In this multi-part series, we will be looking at some of the laws that Governor Doug Ducey signed during the 1st Regular Session of the 52nd Legislature. You can see Part 1: Food and Drink and Part 2: Motor Vehicles. Unless otherwise stated, all laws discussed below went into effect on July 3. We will not cover all of the 278 bills signed into law, but if there is a particular bill you are interested in, please email Emily at firstname.lastname@example.org and we will try to include it in an upcoming post.
This post will look at new laws related to gambling, raffles and the Arizona lottery.
HB 2182 – Raffles; Lawful Conduct
HB 2182, sponsored by Rep. Paul Boyer (R-Phoenix), allows certain entities to contract with an external organization that manages, sells, or operates a raffle if the raffle proceeds are used both to provide services to “prevent child abuse and to provide services and advocacy for victims of child abuse”. The organizations must be tax exempt through either ARS § 43-1201(A) (4) or 501(c)(3) of the Internal Revenue Code. The organization must also have at least a two decade history of providing services to prevent child abuse and advocating for victims of child abuse. The raffles must occur no more than three times per calendar year, and the contracted organization must not receive a fee of more than fifteen percent.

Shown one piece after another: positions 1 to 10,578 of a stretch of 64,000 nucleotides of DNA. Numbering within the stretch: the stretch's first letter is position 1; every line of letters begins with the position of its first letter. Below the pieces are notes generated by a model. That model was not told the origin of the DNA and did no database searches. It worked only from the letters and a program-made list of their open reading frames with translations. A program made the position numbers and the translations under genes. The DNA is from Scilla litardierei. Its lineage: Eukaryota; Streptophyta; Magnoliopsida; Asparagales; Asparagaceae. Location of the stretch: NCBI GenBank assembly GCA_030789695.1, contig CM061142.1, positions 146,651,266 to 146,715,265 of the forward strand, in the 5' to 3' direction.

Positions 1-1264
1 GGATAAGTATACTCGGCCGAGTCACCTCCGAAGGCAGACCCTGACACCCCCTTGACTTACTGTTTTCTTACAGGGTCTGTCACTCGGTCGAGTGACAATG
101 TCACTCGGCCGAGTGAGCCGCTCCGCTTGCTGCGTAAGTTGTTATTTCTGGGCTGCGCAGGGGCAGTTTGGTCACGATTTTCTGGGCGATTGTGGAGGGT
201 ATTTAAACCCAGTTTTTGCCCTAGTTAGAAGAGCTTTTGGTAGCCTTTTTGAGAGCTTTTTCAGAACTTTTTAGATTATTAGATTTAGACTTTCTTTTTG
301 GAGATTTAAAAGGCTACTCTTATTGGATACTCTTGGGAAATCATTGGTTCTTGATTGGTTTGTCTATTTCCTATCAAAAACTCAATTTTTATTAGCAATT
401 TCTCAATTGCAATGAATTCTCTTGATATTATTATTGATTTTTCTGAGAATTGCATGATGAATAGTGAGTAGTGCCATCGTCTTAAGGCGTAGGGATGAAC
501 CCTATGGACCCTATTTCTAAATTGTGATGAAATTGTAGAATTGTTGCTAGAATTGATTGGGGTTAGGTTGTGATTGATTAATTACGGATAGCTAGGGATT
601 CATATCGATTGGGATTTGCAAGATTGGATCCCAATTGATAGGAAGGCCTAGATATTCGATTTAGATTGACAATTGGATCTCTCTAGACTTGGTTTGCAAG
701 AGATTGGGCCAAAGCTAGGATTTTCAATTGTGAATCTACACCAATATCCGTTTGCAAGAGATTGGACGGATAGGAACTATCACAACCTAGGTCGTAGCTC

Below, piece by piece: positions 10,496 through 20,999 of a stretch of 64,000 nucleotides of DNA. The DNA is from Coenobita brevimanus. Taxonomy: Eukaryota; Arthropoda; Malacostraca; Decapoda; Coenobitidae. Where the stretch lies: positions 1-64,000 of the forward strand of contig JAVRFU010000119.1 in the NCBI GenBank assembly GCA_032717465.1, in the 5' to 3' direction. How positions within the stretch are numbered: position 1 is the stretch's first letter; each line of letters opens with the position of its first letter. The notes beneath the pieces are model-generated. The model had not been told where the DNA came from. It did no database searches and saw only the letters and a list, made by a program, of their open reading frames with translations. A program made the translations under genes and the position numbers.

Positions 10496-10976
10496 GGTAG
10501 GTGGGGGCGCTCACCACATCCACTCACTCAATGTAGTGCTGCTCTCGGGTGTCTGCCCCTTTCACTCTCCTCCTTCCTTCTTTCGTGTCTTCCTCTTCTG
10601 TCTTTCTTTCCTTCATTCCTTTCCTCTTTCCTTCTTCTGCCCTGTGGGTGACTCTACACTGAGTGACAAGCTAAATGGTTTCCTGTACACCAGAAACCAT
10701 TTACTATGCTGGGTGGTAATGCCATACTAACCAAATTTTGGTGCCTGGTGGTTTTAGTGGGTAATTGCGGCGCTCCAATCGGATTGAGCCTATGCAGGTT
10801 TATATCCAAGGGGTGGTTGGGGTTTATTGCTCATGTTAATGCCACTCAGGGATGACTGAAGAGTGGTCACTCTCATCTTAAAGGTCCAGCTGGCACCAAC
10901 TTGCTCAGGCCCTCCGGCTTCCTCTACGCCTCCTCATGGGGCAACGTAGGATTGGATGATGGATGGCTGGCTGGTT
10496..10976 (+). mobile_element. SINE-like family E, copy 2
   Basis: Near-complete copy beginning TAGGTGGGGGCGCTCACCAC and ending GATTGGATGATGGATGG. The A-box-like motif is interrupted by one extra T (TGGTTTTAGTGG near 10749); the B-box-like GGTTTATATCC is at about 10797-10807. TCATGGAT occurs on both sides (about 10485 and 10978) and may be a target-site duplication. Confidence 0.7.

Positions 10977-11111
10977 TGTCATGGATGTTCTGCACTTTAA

HB 2312 – Amusement Gambling; Merchandise Prize Value
HB 2312 increases the market value of a merchandise prize for a single win in amusement gambling from $4.00 to $10.00. Sponsored by Rep. Eddie Farnsworth (R-Gilbert), the bill had bi-partisan co-sponsors including Rep. Russell “Rusty” Bowers (R-Mesa) and Rep. Mark Cardenas (D-Phoenix). HB 2312 passed 53-4 in the House and 25-3 in the Senate.
SB 1047 – Lottery Prizewinners; Confidentiality
Sponsored by Sen. John Kavanagh (R- Fountain Hills), SB 1047 keeps the names of lottery winners confidential for 90 days from the date the prize is awarded. The same confidentiality does not extend to information regarding the prizewinner’s city and county of residence. The prizewinner is allowed to waive the confidentiality requirements. After 90 days, the prizewinner’s name becomes public record.